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Higher Chance of Grass Staggers This Turn Out

28 February 2014

UK – A wet winter and higher potassium forage levels have increased the likelihood of grass staggers.

Animal health company Rumenco has advised farmers that potassium could be more aggressive on magnesium than previously thought and that record winter rainfall has leached soil minerals.

“We can’t yet be sure how much of an effect the tremendously wet winter has had on soil mineral levels, but we do know that magnesium deficiency is always a significant threat at turnout,” said Rumenco technical manager David Thornton.

“What’s more, relatively recent research now shows just how antagonistic potassium is to magnesium – so much so that we now know that cows need an extra 18g per day of magnesium for every 1 per cent potassium in forage over and above a base level of 1 per cent .”

He added that recent mineral forage reports indicate ‘very high’ potassium levels at 2.89 per cent.

Although a perennial issue, Mr Thornton said the possibility of grass staggers is greater than ever and cows need long fibre when they return to the fields.

“This prevents low dry matter spring grass passing through the rumen too quickly without enough of an opportunity for the animal to absorb magnesium,” he explained. “In addition, consider offering a suitable salt source – this will help maintain a high sodium:potassium ratio, which will improve magnesium absorption.”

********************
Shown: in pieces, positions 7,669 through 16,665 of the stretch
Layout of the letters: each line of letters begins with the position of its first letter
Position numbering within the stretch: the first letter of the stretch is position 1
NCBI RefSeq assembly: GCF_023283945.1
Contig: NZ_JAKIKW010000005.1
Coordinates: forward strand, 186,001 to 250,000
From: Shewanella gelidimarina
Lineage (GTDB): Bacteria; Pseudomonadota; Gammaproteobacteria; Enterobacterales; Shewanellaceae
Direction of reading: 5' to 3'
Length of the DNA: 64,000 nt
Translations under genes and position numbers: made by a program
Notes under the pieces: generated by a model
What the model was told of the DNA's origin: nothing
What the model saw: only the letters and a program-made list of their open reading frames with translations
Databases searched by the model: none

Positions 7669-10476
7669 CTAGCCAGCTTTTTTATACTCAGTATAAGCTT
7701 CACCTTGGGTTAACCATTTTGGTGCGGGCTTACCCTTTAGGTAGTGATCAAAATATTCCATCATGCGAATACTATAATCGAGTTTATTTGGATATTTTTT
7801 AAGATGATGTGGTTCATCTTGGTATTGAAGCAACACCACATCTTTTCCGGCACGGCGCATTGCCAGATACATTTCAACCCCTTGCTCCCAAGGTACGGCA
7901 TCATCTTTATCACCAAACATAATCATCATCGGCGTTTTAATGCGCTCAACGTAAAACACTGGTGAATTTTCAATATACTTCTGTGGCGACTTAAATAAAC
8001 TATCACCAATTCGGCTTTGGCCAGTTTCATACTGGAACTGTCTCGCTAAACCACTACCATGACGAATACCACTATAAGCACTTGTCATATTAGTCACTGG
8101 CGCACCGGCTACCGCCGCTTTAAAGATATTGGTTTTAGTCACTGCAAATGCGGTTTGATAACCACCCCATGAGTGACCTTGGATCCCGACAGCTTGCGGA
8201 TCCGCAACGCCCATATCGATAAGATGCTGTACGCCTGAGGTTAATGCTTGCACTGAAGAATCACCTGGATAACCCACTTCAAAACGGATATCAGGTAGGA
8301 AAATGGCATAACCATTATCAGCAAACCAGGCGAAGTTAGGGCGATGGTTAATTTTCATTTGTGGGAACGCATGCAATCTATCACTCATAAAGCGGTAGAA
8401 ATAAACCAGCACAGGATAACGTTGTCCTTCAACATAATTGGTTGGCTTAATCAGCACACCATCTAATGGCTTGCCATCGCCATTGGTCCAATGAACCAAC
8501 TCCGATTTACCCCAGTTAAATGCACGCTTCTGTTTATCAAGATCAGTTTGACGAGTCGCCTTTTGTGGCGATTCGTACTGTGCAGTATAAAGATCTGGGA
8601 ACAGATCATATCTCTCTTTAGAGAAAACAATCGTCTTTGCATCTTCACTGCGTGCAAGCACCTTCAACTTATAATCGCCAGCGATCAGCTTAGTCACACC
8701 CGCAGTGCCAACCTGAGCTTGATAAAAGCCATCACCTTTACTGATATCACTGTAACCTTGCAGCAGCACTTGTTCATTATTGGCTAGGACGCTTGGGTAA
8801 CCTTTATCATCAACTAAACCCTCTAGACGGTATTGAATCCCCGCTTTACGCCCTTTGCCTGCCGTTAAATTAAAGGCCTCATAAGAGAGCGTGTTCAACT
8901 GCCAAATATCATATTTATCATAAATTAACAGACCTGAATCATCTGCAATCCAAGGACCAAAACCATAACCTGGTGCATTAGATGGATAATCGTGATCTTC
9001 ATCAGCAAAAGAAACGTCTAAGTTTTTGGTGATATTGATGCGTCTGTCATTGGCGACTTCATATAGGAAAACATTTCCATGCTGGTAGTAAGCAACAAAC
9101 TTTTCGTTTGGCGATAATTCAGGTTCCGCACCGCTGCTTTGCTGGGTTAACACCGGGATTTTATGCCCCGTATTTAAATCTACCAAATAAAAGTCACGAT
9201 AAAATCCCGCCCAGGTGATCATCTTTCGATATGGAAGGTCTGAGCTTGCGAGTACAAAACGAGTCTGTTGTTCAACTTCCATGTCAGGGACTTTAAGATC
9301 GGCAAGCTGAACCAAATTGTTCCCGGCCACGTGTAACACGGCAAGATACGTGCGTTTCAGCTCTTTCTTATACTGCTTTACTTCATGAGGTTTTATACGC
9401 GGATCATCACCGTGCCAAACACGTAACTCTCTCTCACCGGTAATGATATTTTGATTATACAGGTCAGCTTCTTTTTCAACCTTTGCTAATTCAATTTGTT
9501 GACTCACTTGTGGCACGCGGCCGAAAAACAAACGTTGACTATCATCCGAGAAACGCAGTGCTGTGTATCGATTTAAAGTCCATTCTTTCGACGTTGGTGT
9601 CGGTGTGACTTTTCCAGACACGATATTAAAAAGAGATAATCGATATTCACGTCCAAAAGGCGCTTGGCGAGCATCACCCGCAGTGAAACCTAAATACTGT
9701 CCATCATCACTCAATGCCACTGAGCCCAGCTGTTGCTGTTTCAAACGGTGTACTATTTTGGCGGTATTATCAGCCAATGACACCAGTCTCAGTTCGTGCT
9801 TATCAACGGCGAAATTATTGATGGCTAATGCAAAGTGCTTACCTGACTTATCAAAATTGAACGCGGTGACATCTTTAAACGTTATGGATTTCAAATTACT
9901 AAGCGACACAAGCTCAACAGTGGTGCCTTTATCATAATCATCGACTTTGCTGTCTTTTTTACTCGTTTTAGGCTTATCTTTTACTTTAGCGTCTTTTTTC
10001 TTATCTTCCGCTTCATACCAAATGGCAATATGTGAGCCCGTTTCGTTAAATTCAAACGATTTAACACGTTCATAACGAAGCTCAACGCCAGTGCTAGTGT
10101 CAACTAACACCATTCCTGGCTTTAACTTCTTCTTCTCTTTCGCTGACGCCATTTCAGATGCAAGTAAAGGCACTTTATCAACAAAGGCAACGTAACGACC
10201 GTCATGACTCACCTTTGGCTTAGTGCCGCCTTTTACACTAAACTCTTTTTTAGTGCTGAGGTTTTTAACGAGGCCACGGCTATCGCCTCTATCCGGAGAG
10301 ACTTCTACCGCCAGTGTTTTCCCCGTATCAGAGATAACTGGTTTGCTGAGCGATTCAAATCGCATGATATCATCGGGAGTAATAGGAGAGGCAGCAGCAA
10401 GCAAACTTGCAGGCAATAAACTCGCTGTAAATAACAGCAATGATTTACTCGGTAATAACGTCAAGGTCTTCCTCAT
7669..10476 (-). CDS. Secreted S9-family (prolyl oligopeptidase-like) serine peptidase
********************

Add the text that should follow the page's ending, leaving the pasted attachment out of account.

Farmers are advised to select their supplementation method with care and that a variety of magnesium sources is better than one.

He added that powder forms deliver higher magnesium absorption in the animal and mixing with molasses can ensure more magnesium enters the cows.

“Molassed, weatherproof buckets and blocks supplemented with the right source of magnesium offer the most hassle-free way of ensuring stock get the mineral they need. No troughs are needed and these types of supplements are available 24/7.

“They also prevent bullying and save feeding time and labour – and regular trips over already muddy land. Bear in mind too that magnesium is not very palatable, so being molassed, bucket and block products do help maintain the necessary intakes of this essential mineral.”

TheCattleSite News Desk

Top image via Shutterstock

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